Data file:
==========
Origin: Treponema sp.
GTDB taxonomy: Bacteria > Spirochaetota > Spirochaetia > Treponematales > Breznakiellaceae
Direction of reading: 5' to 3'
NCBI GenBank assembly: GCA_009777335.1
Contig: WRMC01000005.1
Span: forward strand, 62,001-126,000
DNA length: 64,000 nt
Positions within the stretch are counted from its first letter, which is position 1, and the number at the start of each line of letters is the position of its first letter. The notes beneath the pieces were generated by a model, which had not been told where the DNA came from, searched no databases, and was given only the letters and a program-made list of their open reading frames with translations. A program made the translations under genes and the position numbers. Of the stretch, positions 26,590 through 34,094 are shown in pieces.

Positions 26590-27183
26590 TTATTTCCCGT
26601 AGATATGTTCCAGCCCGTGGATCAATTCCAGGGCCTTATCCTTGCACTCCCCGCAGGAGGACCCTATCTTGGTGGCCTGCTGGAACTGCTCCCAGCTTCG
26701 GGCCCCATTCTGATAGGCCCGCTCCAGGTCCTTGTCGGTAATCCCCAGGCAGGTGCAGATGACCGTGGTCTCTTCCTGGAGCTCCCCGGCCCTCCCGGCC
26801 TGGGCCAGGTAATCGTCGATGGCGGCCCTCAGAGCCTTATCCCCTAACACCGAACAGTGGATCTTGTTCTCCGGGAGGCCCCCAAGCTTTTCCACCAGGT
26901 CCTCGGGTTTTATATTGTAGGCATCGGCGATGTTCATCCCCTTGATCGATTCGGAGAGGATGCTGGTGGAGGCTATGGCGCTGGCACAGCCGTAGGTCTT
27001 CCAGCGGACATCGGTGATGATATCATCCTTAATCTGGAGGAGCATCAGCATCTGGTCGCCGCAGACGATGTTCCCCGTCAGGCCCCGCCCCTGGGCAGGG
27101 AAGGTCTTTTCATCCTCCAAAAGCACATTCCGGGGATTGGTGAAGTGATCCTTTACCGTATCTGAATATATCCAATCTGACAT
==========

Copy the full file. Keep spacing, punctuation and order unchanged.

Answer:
Origin: Treponema sp.
GTDB taxonomy: Bacteria > Spirochaetota > Spirochaetia > Treponematales > Breznakiellaceae
Direction of reading: 5' to 3'
NCBI GenBank assembly: GCA_009777335.1
Contig: WRMC01000005.1
Span: forward strand, 62,001-126,000
DNA length: 64,000 nt
Positions within the stretch are counted from its first letter, which is position 1, and the number at the start of each line of letters is the position of its first letter. The notes beneath the pieces were generated by a model, which had not been told where the DNA came from, searched no databases, and was given only the letters and a program-made list of their open reading frames with translations. A program made the translations under genes and the position numbers. Of the stretch, positions 26,590 through 34,094 are shown in pieces.

Positions 26590-27183
26590 TTATTTCCCGT
26601 AGATATGTTCCAGCCCGTGGATCAATTCCAGGGCCTTATCCTTGCACTCCCCGCAGGAGGACCCTATCTTGGTGGCCTGCTGGAACTGCTCCCAGCTTCG
26701 GGCCCCATTCTGATAGGCCCGCTCCAGGTCCTTGTCGGTAATCCCCAGGCAGGTGCAGATGACCGTGGTCTCTTCCTGGAGCTCCCCGGCCCTCCCGGCC
26801 TGGGCCAGGTAATCGTCGATGGCGGCCCTCAGAGCCTTATCCCCTAACACCGAACAGTGGATCTTGTTCTCCGGGAGGCCCCCAAGCTTTTCCACCAGGT
26901 CCTCGGGTTTTATATTGTAGGCATCGGCGATGTTCATCCCCTTGATCGATTCGGAGAGGATGCTGGTGGAGGCTATGGCGCTGGCACAGCCGTAGGTCTT
27001 CCAGCGGACATCGGTGATGATATCATCCTTAATCTGGAGGAGCATCAGCATCTGGTCGCCGCAGACGATGTTCCCCGTCAGGCCCCGCCCCTGGGCAGGG
27101 AAGGTCTTTTCATCCTCCAAAAGCACATTCCGGGGATTGGTGAAGTGATCCTTTACCGTATCTGAATATATCCAATCTGACAT